Felkner says he was also discriminated against by Professor Roberta Pearlmutter, who he says refused to allow him to participate in a group project lobbying for a conservative issue because the assignment was to lobby for a liberal issue. He alleges that Perlmutter spent a 50-minute class "assailing" his views and allowed students to openly ridicule his conservative positions, and that she reduced his grade because he was not "progressive." The Rhode Island College School of Social Work did not respond to a request for comment.

Felkner, a self-proclaimed free-market conservative, told that during his final year, he wanted to do a project on "work first" welfare, which requires that recipients get jobs before they can get benefits. He said the school advocated an "education first" system, in which recipients get job training and don't have to work for benefits. "Basically it was a system that resulted in 2 percent of [Rhode Island's] recipients being on welfare for over 10 years. It was just not working," Felkner said. While at the college he had an internship with the governor's office on public policy to work on welfare reform.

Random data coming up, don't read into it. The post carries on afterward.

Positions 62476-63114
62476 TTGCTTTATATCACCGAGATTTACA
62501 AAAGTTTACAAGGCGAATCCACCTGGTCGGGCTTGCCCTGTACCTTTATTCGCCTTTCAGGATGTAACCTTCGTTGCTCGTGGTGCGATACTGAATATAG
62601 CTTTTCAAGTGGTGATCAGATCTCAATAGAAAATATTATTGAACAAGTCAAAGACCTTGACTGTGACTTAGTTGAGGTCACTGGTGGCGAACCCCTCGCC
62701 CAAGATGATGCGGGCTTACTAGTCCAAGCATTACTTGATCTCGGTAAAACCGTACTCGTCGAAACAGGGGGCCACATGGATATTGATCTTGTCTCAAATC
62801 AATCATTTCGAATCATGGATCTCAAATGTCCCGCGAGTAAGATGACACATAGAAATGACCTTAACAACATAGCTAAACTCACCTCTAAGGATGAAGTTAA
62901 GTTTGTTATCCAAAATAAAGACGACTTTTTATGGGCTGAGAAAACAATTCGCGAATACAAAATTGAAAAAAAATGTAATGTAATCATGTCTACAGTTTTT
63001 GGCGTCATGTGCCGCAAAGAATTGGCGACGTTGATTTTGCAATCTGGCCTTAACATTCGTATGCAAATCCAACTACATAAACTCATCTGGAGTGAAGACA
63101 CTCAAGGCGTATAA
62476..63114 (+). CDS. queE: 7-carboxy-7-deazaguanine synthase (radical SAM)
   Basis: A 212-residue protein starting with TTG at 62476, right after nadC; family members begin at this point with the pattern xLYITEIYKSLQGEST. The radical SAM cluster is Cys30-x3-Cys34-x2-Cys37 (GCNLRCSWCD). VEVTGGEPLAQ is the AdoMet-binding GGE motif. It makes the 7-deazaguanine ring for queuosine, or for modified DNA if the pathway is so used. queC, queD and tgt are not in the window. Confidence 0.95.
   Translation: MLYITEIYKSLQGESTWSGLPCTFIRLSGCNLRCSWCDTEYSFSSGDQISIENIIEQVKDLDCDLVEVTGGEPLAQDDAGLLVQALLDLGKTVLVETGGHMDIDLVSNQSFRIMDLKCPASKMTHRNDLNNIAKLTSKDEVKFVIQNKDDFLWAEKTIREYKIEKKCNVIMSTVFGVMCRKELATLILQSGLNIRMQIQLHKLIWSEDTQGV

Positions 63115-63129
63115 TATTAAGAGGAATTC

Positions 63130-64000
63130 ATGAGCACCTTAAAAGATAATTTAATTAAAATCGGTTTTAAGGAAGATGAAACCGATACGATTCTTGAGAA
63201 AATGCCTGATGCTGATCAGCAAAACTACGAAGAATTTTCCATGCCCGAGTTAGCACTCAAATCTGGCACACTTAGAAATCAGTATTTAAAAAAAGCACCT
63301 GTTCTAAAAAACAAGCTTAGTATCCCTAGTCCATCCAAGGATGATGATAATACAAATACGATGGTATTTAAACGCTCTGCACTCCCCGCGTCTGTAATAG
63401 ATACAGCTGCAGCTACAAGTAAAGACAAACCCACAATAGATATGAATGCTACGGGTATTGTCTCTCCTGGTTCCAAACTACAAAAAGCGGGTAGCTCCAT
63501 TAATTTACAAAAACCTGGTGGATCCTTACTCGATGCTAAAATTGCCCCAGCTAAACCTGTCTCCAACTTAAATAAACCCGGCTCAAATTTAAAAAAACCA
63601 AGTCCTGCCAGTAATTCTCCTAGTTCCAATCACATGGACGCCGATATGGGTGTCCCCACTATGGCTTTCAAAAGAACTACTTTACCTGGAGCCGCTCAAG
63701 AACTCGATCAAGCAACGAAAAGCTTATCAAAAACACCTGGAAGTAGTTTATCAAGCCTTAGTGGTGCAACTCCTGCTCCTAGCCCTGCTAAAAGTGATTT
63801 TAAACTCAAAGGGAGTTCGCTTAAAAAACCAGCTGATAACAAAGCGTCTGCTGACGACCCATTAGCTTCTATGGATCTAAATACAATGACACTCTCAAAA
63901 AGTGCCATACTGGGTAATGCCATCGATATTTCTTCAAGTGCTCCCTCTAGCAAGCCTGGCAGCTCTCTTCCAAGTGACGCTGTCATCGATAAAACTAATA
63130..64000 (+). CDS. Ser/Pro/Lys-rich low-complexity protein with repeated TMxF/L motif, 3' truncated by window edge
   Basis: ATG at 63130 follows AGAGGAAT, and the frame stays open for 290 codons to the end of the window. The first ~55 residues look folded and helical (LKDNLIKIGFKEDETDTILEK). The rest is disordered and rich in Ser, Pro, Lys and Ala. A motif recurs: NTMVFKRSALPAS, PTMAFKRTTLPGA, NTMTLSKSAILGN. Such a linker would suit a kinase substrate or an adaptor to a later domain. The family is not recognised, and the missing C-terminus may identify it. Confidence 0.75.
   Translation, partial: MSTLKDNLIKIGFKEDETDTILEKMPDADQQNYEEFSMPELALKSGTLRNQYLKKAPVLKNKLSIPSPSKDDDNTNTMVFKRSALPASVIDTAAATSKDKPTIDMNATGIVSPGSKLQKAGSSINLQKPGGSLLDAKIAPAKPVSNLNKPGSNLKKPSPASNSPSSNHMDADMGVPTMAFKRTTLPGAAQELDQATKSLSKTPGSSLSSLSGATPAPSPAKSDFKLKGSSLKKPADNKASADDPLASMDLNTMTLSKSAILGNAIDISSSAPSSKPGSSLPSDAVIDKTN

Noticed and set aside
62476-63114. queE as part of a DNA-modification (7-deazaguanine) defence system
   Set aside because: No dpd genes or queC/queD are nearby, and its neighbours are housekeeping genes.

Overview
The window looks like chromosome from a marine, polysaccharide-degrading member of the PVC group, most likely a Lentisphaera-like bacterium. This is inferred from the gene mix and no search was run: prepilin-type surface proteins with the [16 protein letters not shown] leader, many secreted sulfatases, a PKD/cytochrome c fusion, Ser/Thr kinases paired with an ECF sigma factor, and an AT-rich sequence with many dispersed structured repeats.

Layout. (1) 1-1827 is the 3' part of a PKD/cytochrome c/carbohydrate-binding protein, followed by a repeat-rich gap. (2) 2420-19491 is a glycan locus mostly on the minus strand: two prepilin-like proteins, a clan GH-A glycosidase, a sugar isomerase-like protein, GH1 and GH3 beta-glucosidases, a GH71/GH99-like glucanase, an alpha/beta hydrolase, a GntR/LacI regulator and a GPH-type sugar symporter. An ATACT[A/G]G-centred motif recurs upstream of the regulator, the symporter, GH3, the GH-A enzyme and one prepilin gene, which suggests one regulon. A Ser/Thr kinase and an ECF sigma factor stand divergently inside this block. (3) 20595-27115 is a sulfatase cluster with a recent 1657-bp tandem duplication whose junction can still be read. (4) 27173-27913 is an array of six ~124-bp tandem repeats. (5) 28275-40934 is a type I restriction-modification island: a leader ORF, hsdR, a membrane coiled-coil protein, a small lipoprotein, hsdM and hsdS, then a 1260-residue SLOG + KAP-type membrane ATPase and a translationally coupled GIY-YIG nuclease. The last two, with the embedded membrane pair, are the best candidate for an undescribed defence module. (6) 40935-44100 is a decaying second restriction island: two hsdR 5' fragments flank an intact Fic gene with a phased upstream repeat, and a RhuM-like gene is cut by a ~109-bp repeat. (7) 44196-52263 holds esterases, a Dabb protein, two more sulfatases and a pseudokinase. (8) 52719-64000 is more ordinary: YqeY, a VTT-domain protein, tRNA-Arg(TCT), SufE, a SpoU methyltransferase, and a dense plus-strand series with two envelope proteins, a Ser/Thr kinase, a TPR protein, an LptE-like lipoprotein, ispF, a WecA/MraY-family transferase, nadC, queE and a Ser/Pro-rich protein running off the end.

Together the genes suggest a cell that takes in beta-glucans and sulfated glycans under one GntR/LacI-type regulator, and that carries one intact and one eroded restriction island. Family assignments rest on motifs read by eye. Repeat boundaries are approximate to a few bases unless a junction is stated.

The social work organizing and policy degree program requires a student to complete a project that works for "progressive social change." He was scheduled to complete his project in January, but he said the defendants' actions kept him from finishing and graduating. "There were two years worth of discrimination really, there's no better way to put it, because I had different views than the school does," Felkner said. "It's kind of insane to think that someone studying how to help the poor can't research welfare reform."